When it was discovered in late 2012, some predicted it would be the comet of the century! (Does anyone who says this realize the century is only 14 years old?). However, comet ISON's journey took it a little too close to the sun and it now appears the speedy space traveler is toast.
The chunk of ice, rock, and dirt zipped across our solar system at nearly 100,000 mph. As the sun's immense gravity pulled it closer its speed multiplied. But the hope of seeing ISON sling-shot around the sun quickly faded shortly after ISON reappeared.
Comet ISON fades after likely breaking apart.
It seems this frozen flying object, about 1 mile across at its core or nucleus, couldn't survive coming within 724,000 miles of the sun's scorching surface. By comparison the sun's closest planet, Mercury, is 50 times further away!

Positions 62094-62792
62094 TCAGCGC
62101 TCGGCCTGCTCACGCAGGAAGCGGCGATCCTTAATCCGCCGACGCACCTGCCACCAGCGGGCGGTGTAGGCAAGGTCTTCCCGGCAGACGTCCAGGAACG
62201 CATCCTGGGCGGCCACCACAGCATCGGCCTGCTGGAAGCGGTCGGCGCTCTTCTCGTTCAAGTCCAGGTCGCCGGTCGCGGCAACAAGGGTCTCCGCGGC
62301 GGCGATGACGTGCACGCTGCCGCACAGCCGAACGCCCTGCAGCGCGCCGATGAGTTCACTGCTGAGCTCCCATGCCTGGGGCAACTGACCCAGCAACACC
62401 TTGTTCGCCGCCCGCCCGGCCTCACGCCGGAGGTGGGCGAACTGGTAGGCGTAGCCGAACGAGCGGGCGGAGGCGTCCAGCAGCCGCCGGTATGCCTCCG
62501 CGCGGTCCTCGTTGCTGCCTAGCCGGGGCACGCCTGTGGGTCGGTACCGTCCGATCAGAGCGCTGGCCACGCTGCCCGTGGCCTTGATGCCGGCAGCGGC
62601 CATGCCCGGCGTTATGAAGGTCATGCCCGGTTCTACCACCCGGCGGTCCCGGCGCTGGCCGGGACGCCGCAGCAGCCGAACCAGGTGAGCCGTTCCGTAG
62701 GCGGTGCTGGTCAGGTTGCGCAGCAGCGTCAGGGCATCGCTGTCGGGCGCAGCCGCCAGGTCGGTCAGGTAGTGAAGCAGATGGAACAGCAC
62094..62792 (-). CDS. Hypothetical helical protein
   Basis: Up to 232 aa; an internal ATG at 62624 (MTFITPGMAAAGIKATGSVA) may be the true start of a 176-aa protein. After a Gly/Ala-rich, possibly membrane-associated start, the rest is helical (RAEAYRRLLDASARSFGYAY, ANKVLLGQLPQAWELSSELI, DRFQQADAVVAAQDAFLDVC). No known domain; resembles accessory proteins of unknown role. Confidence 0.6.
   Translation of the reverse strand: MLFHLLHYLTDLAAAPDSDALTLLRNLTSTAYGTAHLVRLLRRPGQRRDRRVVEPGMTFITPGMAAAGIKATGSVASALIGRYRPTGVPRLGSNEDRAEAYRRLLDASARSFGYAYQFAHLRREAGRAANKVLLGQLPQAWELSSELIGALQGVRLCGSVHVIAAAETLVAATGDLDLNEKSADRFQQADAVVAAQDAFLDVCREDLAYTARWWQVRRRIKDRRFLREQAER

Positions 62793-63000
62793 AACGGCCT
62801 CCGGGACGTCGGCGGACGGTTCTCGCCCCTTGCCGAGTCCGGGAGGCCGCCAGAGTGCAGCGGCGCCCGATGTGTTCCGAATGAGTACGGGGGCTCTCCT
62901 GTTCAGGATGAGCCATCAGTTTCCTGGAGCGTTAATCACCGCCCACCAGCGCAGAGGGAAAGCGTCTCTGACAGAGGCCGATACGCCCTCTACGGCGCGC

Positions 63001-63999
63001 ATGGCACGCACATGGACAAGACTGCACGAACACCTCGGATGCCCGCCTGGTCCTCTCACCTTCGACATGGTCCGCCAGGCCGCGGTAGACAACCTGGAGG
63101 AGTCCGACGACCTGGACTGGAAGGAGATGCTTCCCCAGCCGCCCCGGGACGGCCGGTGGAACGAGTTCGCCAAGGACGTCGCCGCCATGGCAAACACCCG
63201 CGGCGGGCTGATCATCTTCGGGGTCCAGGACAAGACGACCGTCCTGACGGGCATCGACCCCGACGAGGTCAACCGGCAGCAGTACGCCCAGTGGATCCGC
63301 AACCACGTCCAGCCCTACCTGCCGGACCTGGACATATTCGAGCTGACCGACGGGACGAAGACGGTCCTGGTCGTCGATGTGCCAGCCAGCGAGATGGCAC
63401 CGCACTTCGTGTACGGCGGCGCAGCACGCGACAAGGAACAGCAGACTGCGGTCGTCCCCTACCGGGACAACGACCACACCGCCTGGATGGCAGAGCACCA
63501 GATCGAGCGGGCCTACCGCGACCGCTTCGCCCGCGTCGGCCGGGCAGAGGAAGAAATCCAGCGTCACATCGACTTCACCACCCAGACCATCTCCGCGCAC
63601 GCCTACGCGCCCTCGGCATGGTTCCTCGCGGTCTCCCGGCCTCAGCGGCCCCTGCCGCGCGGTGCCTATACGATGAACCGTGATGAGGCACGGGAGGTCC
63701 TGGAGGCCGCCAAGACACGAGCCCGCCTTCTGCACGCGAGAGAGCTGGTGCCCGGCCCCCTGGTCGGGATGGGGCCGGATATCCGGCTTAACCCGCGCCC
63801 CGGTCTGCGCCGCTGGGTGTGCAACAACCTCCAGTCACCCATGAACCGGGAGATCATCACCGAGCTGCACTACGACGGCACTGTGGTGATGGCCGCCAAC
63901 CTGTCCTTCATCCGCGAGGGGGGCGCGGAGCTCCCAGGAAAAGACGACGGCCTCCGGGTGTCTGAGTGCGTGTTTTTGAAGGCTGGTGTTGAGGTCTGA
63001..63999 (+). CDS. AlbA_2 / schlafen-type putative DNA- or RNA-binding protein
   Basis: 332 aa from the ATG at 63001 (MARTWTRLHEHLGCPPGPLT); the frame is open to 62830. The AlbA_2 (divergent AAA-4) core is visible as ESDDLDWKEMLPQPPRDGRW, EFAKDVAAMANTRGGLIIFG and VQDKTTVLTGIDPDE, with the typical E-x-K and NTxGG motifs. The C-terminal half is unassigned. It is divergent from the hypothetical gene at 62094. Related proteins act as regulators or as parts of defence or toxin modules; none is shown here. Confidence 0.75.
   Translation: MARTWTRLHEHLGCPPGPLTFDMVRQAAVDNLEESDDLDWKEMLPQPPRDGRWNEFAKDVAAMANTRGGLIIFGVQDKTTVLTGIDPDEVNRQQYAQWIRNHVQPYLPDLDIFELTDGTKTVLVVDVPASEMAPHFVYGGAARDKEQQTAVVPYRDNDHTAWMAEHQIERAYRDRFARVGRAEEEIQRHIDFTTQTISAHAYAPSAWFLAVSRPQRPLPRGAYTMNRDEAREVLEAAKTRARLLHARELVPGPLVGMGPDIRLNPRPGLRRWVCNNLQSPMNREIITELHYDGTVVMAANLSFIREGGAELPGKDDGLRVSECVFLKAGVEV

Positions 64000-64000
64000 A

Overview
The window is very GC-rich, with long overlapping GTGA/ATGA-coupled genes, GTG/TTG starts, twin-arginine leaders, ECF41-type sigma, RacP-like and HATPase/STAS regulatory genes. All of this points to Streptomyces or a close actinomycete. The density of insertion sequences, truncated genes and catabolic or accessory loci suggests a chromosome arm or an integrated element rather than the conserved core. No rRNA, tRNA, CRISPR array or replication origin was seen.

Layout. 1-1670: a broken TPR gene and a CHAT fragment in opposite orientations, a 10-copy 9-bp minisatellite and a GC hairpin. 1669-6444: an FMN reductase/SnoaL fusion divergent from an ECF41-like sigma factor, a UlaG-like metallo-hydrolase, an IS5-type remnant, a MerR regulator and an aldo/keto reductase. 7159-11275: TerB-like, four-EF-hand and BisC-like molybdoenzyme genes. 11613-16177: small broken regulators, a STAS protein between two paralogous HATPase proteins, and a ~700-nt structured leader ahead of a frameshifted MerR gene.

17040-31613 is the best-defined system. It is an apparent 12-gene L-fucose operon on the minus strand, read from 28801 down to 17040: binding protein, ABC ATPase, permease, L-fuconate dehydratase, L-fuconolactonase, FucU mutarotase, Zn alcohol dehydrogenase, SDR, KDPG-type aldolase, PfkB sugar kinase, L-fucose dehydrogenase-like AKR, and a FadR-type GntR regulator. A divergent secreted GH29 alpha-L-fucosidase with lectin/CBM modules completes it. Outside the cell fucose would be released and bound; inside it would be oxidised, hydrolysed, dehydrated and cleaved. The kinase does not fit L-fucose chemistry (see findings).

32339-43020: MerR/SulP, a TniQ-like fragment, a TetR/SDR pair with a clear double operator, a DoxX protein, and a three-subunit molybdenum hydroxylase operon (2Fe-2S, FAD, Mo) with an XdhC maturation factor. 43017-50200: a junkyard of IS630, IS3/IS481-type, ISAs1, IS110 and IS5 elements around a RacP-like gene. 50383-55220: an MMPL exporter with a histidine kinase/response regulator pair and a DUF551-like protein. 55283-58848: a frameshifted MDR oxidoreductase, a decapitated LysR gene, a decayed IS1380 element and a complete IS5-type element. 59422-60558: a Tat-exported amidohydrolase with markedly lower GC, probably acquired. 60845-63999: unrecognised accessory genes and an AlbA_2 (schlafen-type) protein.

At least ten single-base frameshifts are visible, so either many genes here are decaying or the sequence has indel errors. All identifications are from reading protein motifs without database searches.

Scientists believe ISON broke apart while curving around the sun leaving fragments behind. Those fragments are venting off what little ice is left through sublimation (ice turning to vapor while skipping the water stage). Cancel the party, ISON is not coming for the holidays.